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In order to ensure the maximum effectiveness of your press releases, you’ll want to make sure that they conform to certain generally accepted formatting practices. By following the press release format guide below, you’ll increase the likelihood that your press releases will be picked up by journalists and media outlets and turned into stories about your company.
As a first step, you’ll want to alert whoever is reading the press release when the news is “officially” available. Often, companies will send out press releases a day or two in advance of an event, in order to give media outlets some advance time to prepare a story. In the top left corner, you’ll want to use either “FOR IMMEDIATE RELEASE” (in all capital letters) or “HOLD FOR RELEASE UNTIL [DATE]” (where you would fill in the date when the news embargo has been lifted).
You’ll also want to pay a lot of attention to the headline and sub-headline. The headline needs to clearly communicate the story of your press release, and it must include the name of your company. The sub-headline can be longer, and can provide some additional facts and information that will attract the attention of a potential journalist.
Every press release will list the location (including city and state) and date of the story. The inclusion of the city and state information is important because many media outlets consider news on the basis of whether it is local, regional or national. A local media outlet is only interested in covering stories that are of relevance to a relatively small geographic area.
Now that you’ve completed the first three steps, it’s important to come up with the text for the press releases. As a general rule of thumb, you will need to limit your press release to 300-500 words. Your goal is to tell the who, what, why, when and where of your story as succinctly as possible. It’s best to divide the body text into a series of short paragraphs of no more than 2-4 sentences each.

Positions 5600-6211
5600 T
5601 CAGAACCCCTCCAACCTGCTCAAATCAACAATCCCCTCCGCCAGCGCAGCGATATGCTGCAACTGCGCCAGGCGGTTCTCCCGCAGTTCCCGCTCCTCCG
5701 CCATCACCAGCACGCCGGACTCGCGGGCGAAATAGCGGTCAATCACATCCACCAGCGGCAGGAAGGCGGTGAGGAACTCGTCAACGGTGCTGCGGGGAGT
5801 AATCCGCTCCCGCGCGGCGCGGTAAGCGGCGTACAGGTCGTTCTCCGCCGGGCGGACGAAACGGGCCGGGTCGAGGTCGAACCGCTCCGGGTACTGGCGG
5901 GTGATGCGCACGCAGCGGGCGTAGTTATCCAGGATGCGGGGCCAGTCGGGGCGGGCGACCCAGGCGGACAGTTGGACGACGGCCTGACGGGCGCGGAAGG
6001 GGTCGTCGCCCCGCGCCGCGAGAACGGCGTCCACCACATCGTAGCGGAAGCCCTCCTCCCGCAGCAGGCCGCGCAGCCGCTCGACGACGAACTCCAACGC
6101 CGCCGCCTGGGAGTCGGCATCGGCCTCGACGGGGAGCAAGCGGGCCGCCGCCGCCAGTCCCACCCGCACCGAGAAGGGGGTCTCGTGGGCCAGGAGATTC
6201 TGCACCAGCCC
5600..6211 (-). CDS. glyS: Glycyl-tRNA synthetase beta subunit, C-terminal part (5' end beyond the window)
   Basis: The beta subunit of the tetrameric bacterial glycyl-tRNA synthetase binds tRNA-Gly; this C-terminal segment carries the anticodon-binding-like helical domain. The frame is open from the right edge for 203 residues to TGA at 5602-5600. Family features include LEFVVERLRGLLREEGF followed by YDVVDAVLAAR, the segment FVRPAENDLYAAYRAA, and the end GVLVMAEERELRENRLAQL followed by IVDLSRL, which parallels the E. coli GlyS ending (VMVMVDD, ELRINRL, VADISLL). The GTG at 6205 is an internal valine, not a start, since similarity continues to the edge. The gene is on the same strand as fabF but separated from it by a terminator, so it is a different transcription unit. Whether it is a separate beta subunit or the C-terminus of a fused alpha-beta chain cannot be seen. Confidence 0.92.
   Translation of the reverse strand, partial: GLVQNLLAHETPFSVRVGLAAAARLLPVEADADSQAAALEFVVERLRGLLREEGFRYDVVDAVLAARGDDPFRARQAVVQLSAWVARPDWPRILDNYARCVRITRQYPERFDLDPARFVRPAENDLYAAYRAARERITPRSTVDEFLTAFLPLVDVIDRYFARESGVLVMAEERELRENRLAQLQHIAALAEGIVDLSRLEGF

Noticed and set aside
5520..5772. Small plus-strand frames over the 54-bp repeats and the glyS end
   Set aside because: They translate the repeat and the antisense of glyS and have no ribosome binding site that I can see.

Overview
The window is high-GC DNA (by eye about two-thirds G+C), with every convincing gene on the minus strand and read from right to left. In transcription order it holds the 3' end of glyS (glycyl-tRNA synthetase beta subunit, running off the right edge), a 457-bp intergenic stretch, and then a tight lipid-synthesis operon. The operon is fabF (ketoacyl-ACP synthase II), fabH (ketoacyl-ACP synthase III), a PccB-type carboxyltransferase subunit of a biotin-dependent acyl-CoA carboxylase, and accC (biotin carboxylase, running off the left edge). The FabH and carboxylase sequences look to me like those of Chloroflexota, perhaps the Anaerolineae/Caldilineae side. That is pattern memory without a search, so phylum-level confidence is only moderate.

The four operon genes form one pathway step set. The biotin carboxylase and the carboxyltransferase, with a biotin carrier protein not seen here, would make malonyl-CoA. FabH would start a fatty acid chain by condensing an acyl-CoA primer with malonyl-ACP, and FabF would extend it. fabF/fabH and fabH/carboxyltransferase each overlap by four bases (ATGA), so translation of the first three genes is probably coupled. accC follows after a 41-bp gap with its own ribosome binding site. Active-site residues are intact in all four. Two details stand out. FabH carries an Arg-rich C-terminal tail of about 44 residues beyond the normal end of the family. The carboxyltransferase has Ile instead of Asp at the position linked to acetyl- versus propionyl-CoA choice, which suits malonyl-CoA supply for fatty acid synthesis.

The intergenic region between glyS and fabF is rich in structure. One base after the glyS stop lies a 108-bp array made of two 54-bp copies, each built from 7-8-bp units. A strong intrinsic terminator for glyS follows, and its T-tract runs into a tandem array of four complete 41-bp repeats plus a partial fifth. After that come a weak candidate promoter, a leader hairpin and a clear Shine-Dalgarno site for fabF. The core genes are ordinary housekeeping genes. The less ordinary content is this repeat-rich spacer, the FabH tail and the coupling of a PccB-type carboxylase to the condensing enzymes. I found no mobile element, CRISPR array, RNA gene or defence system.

When writing the press release, you will also need to observe certain norms within the industry. For example, it’s customary to include at least one quote from someone involved with the story. This helps to bring your press release to life. Also, you should always use the third person when writing about your company, and avoid the use of words like “we” or “I” or “you.”
You will also need to include relevant contact information for your company at the very end of the press release. This is often referred to as the “boilerplate” and will often consist of one very brief paragraph about your company and specific contact information (phone, web, email) for someone at your company.
It’s still customary to mark the end of a press release with the word “END” and the inclusion of “###” at the very end. This is a legacy of the era when press releases really were sent out over the wire and people receiving the press release wanted to make sure that they had all the necessary information.
What’s fascinating is that the modern press release looks almost identical to the first-ever press release, which was sent in October 1906. That press release had a headline, a sub-headline, a date and geographic information. It also used short block paragraphs to tell the story. So you can see the importance of tradition and following the customary norms – when it comes to sending out a press release, you want to make sure that it looks just right.